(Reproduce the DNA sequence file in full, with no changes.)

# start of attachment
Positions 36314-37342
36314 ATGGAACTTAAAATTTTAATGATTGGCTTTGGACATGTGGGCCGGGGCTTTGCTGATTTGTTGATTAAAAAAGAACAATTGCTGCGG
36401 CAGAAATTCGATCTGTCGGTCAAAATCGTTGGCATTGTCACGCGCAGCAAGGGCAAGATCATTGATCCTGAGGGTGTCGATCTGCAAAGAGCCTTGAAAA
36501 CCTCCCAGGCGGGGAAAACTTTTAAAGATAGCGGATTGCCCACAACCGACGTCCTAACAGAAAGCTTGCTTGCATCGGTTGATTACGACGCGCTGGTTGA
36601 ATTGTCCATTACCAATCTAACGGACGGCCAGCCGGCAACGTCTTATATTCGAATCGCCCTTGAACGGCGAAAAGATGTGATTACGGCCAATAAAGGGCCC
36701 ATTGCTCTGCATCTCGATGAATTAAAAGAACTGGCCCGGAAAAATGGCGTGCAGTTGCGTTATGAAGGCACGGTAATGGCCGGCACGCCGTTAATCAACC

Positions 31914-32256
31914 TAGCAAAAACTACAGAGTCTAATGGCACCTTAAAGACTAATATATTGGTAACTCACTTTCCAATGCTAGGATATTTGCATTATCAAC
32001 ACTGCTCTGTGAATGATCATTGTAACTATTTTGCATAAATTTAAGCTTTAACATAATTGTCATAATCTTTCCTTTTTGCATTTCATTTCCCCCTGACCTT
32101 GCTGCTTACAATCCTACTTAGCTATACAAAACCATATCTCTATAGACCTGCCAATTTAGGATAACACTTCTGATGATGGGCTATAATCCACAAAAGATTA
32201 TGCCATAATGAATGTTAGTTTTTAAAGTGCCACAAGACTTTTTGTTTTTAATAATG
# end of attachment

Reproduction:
Positions 36314-37342
36314 ATGGAACTTAAAATTTTAATGATTGGCTTTGGACATGTGGGCCGGGGCTTTGCTGATTTGTTGATTAAAAAAGAACAATTGCTGCGG
36401 CAGAAATTCGATCTGTCGGTCAAAATCGTTGGCATTGTCACGCGCAGCAAGGGCAAGATCATTGATCCTGAGGGTGTCGATCTGCAAAGAGCCTTGAAAA
36501 CCTCCCAGGCGGGGAAAACTTTTAAAGATAGCGGATTGCCCACAACCGACGTCCTAACAGAAAGCTTGCTTGCATCGGTTGATTACGACGCGCTGGTTGA
36601 ATTGTCCATTACCAATCTAACGGACGGCCAGCCGGCAACGTCTTATATTCGAATCGCCCTTGAACGGCGAAAAGATGTGATTACGGCCAATAAAGGGCCC
36701 ATTGCTCTGCATCTCGATGAATTAAAAGAACTGGCCCGGAAAAATGGCGTGCAGTTGCGTTATGAAGGCACGGTAATGGCCGGCACGCCGTTAATCAACC

Positions 31914-32256
31914 TAGCAAAAACTACAGAGTCTAATGGCACCTTAAAGACTAATATATTGGTAACTCACTTTCCAATGCTAGGATATTTGCATTATCAAC
32001 ACTGCTCTGTGAATGATCATTGTAACTATTTTGCATAAATTTAAGCTTTAACATAATTGTCATAATCTTTCCTTTTTGCATTTCATTTCCCCCTGACCTT
32101 GCTGCTTACAATCCTACTTAGCTATACAAAACCATATCTCTATAGACCTGCCAATTTAGGATAACACTTCTGATGATGGGCTATAATCCACAAAAGATTA
32201 TGCCATAATGAATGTTAGTTTTTAAAGTGCCACAAGACTTTTTGTTTTTAATAATG